LANSING, Mich. — You can find them at any grocery or drug store, bottles and bottles of biotin. It's an essential vitamin we all need and, in recent years, has become a popular supplement many women take to improve their hair, skin and nails.
According to health guidelines, the normal daily requirements for biotin are around 30 to 100 micrograms a day. Typical biotin supplements, though, contain 2,500 to 5,000 mcg in a single pill. Now, the U.S. Food and Drug Administration is warning that these supplements could be putting you at risk of missing important and life-threatening diagnoses.
"While biotin is not toxic or harmful, per say, to the body, it can lead to misdiagnosis," said Dr. Saleh Aldasouqui, chief of endocrinology at Michigan State University.
Those who take biotin supplements are at risk of misdiagnosis for major health screenings and labs that can spot a heart attack, as well as hormone tests for thyroid issues. Not long ago, Aldasouqui saw out-of-control lab results for one of his thyroid patients.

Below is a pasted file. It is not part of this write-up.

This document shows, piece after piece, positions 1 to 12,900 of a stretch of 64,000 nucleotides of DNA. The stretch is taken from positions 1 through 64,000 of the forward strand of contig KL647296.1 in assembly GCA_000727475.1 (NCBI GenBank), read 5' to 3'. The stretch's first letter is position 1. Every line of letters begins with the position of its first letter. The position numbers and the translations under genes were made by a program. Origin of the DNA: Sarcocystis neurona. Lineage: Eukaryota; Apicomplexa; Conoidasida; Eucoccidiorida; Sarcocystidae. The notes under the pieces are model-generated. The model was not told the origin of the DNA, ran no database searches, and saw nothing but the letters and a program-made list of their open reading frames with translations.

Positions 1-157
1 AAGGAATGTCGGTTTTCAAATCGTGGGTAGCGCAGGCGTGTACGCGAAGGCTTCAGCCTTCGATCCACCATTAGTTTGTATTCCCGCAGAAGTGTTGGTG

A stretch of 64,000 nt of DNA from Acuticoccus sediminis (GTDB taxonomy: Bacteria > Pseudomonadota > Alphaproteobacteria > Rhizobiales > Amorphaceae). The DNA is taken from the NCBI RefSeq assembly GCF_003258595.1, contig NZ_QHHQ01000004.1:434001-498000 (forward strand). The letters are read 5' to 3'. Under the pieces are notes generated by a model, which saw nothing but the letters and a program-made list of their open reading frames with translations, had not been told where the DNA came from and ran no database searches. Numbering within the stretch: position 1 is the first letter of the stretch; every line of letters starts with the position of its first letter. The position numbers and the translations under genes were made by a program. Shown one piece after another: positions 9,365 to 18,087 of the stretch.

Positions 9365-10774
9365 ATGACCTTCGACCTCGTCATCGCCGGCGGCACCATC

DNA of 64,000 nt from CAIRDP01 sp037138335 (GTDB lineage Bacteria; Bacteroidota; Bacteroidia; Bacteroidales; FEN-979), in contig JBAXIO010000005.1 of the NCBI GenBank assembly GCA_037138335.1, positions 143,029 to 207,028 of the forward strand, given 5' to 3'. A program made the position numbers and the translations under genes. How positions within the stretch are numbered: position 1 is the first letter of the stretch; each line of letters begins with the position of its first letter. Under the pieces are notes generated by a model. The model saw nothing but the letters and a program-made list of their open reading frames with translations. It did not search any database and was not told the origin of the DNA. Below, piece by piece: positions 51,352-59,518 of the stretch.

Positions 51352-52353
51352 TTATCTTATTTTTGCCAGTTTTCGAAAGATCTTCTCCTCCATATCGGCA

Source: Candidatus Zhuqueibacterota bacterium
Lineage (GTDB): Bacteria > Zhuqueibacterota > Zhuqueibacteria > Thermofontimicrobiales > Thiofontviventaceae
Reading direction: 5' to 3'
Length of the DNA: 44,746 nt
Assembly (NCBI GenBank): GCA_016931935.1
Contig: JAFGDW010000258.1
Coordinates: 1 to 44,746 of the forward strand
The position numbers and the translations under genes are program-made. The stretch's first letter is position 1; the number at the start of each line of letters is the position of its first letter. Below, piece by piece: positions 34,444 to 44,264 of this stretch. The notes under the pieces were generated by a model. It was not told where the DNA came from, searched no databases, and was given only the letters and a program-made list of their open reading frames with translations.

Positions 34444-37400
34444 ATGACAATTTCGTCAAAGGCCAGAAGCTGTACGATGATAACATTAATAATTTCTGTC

"I had some issues with my labs being extremely high. We figured out that the biotin may have been an issue with the labs. So, we retook them and then the labs were normal again," said Elise Trojanowicz-Smith, whose lab results were affected by biotin supplementation.
While Trojanowicz-Smith is lucky they were able to catch the biotin issue with her labs, some other patients have not been so fortunate.
"There was a patient who went to the emergency room with chest pain, and the doctors told her that she had a heart attack or myocardial infarction. They did the blood test called troponin, and it came back normal, so they let the patient go. Unfortunately, I believe she died after that," Aldasouqui said.
The troponin test should have been very high and positive but the biotin affected the results, making the results negative.
Thankfully there is an easy way to prevent these issues: Stop taking biotin at least three days before you know you're going to take a blood test, and always be upfront with your doctor about all medications and supplements you are taking.
"Definitely let your doctor know that you're taking that or any other supplements so that it doesn't interfere with the lab results because you could have some underlying issue that you don't know about, or the doctor doesn't know about," Trojanowicz-Smith said.
Also, if you take an everyday multivitamin, let your doctor know before any testing. It may not seem like a big deal, but these pills usually contain at least 15 micrograms of biotin.